June 30th, 2022

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A Note from the Editor-in-Chief
Authors:  Lawrence D. Devoe, M.D.
  Welcome to the November 2005 Editor-in-chief's page. In keeping with our approach to highlighting manuscripts of special interest, I have listed the following articles below.
In This Issue:
Pregnancy Weight Gain and Premenopausal Breast Cancer Risk. Hilakivi-Clarke L, Luoto R, Huttner T, Koskenvuo M. The obesity "epidemic" encountered in many societies has stimulated substantial interest in associated long-term health risks. Pregnancy provides a launching pad for excessive weight gain, which may initiate lifelong obesity for many women. While obesity appears to increase the risk of postmenopausal breast cancer, the authors of this case-control study looked at the risk of earlier development of breast cancer based on pregnancy weight gain. Their findings appear somewhat counterintuitive as risk for premenopausal breast cancer was significantly lower with weight gain exceeding 16 kg; this relationship also appeared independent of other factors that influence the risk of breast cancer. This is an interesting epidemiologic finding that may not be readily explicable on a biologically plausible basis. As the study population was slanted toward a younger group of patients, it will not be known for some time if the benefits of increased weight for reduction of premenopausal breast cancer will be balanced or "outweighed" in the future by an increased risk of postmenopausal breast cancer.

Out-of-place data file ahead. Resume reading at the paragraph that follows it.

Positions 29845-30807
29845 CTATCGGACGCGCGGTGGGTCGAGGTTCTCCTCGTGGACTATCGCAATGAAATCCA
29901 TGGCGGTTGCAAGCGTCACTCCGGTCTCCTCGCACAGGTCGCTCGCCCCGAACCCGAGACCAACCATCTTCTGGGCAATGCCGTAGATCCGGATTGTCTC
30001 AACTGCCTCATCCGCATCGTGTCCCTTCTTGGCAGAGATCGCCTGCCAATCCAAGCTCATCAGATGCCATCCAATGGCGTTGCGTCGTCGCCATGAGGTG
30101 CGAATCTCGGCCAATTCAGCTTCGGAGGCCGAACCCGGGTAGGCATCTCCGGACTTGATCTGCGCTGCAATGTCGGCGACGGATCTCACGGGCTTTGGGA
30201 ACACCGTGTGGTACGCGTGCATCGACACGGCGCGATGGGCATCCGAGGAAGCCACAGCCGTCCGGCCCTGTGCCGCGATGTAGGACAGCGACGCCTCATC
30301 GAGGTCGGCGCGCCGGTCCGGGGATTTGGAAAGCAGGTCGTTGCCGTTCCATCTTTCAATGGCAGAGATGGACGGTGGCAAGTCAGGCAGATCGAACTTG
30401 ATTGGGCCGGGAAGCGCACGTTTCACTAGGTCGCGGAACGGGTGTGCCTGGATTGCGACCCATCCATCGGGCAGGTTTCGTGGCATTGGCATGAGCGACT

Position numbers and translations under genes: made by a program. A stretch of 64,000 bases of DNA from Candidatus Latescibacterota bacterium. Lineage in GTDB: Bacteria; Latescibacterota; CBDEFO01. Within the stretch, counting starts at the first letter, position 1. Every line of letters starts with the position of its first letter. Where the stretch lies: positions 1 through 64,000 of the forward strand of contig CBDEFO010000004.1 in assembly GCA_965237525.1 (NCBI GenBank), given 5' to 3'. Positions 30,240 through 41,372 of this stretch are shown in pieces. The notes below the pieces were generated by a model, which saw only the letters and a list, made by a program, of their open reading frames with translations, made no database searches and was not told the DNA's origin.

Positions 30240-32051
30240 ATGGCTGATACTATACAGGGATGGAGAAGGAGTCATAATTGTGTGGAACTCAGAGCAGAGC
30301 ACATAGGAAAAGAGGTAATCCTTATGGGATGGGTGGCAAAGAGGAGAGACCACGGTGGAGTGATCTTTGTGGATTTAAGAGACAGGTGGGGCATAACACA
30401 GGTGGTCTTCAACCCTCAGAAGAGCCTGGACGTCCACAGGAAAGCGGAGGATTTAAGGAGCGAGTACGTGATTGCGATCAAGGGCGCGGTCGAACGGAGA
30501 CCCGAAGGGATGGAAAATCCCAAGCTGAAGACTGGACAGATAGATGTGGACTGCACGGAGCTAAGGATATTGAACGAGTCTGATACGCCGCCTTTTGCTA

Maximal Urethral Closure Pressure <20 cm H2O: Does It Predict Intrinsic Sphincteric Deficiency? Krissi H, Pansky M, Halperin R, Langer R. Considering the importance of appropriate classification of bladder function prior to initiation of therapy, it would be worthwhile to consider the measurement tools themselves in a critical manner. Krissi and colleagues approached a fairly simple situation, patient positioning at the outset of urodynamic testing, by comparing maximal urethral closure pressure obtained in a seated vs. supine position. The important finding of their study suggests that a higher cutoff should be used for the latter testing position as this may improve patient selection for surgical therapy as well as the expectation for benefit from the procedure chosen.
Increasing Amniotic Fluid Magnesium Concentrations with Stable Maternal Serum Levels. Gortzak-Uzan L, Mezad D, Smolin A, Friger M, Huleihel M, Hallak M. Magnesium sulfate is the agent used most commonly for tocolysis in the majority of modern obstetric units. Although the benefits of delaying delivery to enable administration of pulmonary biochemical adjuvants are well recognized, fetuses who undergo prolonged exposure to magnesium may experience untoward metabolic/neurologic consequences. These are particularly significant if infants are delivered during or shortly after cessation of maternal magnesium therapy. The authors found that unlike the concentrations in the mother, whose magnesium levels stabilize within hours of therapy, the magnesium concentrations in amniotic fluid continue to rise, reflecting both increasing fetal serum levels and an increasing reservoir available for fetal swallowing. Eventually neonatal serum levels approach those of the mother. The dynamics of magnesium disposition in utero are supported by limited human evidence. Gortzak-Uzan et al now give us some indication that in this select population, amniotic fluid magnesium levels rise as long as magnesium is administered and do not apparently reach a plateau, as is the case for mothers. These findings should raise concern regarding the typical arbitrary and prolonged duration of magnesium therapy as currently implemented in most hospitals. Future studies that address modified therapeutic regimens, favoring shorter magnesium exposure for preterm neonates, would be most welcome.
Keywords:  Editorial; Lawrence D. Devoe, M.D.
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